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Textiles From The Atlas Mountains

Before the 20th century there was little commercial demand for Berber textiles outside of Morocco, and they were mostly made by women for domestic use, as bedding or blankets. Variations in style across different ethnic groups can often be attributed to practical concerns such as the climate. In the Middle Atlas, for example, a mountainous region with extreme conditions, weavers tend towards the warmth of high pile carpets. In more clement areas, one finds a fine weave and low pile. Generally, the designs are striking and simple, with patterns or symbols floating on a white or cream ground.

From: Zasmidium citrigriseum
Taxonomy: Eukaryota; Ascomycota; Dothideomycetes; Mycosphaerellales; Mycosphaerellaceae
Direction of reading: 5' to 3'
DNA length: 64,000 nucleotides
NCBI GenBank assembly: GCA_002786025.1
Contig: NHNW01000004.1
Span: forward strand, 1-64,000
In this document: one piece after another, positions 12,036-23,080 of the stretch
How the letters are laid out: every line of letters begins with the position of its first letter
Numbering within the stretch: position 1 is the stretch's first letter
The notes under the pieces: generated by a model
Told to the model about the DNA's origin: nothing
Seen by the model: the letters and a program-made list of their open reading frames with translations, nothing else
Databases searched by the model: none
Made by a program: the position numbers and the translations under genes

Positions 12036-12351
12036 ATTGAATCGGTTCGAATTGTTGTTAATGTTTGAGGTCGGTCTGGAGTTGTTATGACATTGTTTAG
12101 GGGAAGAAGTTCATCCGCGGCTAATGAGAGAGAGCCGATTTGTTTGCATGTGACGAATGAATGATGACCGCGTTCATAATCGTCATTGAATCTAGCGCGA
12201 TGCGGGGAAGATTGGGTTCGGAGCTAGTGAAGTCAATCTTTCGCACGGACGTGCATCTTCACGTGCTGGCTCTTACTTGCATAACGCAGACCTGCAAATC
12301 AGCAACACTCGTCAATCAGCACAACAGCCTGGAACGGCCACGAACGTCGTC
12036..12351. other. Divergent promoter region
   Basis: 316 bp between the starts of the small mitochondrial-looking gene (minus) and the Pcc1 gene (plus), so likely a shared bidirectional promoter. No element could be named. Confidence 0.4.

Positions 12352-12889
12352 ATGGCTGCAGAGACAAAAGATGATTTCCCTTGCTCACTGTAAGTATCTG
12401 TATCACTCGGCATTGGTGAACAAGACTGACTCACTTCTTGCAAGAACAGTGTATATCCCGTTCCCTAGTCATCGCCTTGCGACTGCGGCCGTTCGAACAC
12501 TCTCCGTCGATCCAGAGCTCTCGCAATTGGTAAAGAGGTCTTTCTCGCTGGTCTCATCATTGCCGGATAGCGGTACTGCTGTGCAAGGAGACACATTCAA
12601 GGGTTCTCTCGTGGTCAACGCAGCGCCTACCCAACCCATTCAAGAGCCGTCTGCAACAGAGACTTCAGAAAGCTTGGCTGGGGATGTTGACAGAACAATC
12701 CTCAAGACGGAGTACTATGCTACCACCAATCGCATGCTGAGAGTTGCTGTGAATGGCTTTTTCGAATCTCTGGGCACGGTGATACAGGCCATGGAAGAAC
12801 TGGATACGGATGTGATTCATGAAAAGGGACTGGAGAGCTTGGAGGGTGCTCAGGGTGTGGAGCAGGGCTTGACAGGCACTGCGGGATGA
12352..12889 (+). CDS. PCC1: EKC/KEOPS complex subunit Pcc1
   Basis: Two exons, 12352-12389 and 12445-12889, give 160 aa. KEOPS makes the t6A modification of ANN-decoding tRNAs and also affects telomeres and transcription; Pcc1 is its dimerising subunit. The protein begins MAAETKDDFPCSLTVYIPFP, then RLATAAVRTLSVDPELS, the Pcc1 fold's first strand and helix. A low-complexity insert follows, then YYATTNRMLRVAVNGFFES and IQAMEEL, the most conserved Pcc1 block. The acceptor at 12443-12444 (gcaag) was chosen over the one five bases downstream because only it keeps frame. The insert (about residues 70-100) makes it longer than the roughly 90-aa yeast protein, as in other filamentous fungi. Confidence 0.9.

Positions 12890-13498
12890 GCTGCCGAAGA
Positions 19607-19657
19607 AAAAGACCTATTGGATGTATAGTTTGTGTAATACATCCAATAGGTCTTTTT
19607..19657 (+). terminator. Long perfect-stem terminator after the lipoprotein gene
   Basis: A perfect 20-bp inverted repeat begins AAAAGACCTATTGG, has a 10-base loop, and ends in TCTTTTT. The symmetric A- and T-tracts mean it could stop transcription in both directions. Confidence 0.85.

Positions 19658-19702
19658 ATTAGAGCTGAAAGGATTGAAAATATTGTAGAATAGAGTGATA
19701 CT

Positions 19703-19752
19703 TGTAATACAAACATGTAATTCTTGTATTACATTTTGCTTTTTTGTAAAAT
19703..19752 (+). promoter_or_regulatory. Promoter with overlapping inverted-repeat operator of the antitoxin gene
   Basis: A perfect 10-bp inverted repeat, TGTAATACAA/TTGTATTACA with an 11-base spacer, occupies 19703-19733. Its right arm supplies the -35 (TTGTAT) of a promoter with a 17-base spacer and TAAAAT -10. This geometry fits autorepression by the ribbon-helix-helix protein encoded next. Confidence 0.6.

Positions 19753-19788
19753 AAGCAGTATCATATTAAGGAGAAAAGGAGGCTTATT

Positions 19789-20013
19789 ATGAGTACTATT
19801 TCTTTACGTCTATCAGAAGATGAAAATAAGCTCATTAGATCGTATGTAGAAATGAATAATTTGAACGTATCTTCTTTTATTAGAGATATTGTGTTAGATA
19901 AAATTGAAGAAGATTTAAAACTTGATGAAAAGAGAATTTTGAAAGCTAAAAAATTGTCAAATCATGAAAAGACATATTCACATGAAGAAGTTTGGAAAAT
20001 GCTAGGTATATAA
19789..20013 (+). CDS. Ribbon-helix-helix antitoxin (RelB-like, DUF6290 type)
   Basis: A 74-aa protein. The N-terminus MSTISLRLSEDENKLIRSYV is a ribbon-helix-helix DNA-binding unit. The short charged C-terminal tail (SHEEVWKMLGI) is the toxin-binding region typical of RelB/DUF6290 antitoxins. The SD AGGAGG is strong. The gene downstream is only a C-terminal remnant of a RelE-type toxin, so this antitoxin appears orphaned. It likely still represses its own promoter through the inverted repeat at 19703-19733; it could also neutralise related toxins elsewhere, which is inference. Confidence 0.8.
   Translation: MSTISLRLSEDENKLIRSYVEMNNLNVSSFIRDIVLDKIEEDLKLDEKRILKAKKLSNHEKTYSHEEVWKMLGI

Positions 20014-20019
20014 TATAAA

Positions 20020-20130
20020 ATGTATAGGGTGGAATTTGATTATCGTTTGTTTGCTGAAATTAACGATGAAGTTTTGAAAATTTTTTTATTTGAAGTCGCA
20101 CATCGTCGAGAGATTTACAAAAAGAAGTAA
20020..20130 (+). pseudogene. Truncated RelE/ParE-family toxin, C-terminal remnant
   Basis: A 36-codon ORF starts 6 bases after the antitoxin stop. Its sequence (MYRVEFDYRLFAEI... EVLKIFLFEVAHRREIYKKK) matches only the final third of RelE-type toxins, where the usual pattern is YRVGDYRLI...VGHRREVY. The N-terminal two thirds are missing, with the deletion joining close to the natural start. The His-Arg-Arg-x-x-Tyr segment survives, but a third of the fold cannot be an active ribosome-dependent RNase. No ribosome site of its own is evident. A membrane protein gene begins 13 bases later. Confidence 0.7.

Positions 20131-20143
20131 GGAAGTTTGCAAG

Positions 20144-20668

This selection, which includes rugs, a woman’s ceremonial headscarf, and a saddle cover, was compiled by Gebhart Blazek, with whom the Gallery has previously collaborated.

Credits
Current Exhibitions
Deirdre O'Mahony
The Quickening

The Douglas Hyde Gallery of Contemporary Art announces The Quickening, a powerful new artwork by ground-breaking artist Deirdre O’Mahony. Bringing together urgent conversations, original music and moving image, The Quickening responds to issues facing farming, food production and consumption, in the face of present ecological and climate crises. A nationwide project, the culmination of over […]

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